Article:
I read a lot of reports, books, and surveys that talk about the number of unchurched people in America. Sadly, my experience is that most of these are actually dechurched people. In other words, they are folks who were involved in a church at one point in their lives, but then felt like church wasn’t doing it for them any longer.
I’m not sure that I have the answer that will cure this. Actually I’ve got a lot more questions:
- Are pastors helping people grow in their faith?
- Are churches engaging their community in ways that make people want to be involved?
- Are Christians tackling the pressing needs in their society?
- Do people in local communities even think of asking the church to help with issues in their hometown?
I think the answer might be “No” to all of these questions.
“I suspect that most Christians today are fairly satisfied with the state of their faith. They have a ‘good enough’ experience of Jesus and they’re not really thirsting for much more. But the job of pastors is to help people realize that splashing around in the mud puddle of faith is nothing compared with sailing on the ocean of God’s grace and power (as C.S. Lewis says). We must whet the appetites of our people for a greater experience of the Lord’s reviving power. When we do, they will begin to seek it more fervently.” —T.M. Moore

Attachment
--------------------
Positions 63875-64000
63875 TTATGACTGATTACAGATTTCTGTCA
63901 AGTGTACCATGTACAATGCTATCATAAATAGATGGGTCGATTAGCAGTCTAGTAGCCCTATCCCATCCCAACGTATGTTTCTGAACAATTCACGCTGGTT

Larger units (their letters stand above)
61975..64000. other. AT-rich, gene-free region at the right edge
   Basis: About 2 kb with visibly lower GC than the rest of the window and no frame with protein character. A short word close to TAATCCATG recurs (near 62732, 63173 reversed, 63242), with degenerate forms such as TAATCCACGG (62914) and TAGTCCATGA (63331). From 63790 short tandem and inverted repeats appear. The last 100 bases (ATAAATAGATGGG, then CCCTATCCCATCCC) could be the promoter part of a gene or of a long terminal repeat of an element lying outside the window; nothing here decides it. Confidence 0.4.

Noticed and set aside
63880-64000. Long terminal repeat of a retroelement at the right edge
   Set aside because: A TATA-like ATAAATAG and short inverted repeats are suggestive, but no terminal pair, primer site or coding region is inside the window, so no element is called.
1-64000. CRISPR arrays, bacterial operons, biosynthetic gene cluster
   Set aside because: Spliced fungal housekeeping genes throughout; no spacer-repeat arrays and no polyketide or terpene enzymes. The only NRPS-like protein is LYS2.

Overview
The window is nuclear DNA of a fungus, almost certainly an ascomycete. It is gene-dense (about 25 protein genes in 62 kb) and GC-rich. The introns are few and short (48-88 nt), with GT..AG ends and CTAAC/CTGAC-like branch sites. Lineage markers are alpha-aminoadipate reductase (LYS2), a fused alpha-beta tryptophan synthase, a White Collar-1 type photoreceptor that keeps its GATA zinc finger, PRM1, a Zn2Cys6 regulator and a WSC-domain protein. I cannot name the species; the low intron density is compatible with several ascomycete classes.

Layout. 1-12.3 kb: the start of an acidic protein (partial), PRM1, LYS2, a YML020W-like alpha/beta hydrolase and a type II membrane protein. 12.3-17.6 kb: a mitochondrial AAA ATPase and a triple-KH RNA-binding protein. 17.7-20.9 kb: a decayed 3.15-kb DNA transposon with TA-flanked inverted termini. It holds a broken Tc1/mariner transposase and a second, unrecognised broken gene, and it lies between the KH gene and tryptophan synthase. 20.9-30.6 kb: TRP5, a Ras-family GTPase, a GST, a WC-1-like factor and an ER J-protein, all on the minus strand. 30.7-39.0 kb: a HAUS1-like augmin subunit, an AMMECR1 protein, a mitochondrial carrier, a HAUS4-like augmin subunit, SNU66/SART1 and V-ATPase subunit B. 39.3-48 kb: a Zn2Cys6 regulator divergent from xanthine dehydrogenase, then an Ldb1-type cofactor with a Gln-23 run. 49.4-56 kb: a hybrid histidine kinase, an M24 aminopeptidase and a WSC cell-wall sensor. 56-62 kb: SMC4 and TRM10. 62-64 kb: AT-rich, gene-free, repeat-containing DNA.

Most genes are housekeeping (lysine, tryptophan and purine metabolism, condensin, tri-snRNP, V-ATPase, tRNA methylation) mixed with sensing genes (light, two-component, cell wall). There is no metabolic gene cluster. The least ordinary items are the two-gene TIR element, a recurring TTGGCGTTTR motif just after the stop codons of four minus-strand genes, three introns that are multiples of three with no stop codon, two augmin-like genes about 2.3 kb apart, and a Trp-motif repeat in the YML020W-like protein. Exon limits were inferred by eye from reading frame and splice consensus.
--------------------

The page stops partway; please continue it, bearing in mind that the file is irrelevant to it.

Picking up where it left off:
“We’ve given people just enough of Jesus to be bored, but not enough to be transformed.” —David Kinnaman
“The outer courts are filled with distraction. It’s hard to hear. The holy place is still. And when you get into the inner courts, all the other voices vying for our attention are silenced. I’m afraid that most of us live most of our lives in the outer courts. We’re too Christian to enjoy sin, but we’re too sinful to enjoy Christ. It’s time to press in. It’s time to press on.” —Mark Batterson
If we are truly living as disciples of Jesus Christ, Christianity should be the most exciting, rewarding, and fulfilling way to live! That’s how I want it to be for me and for my church! What about you?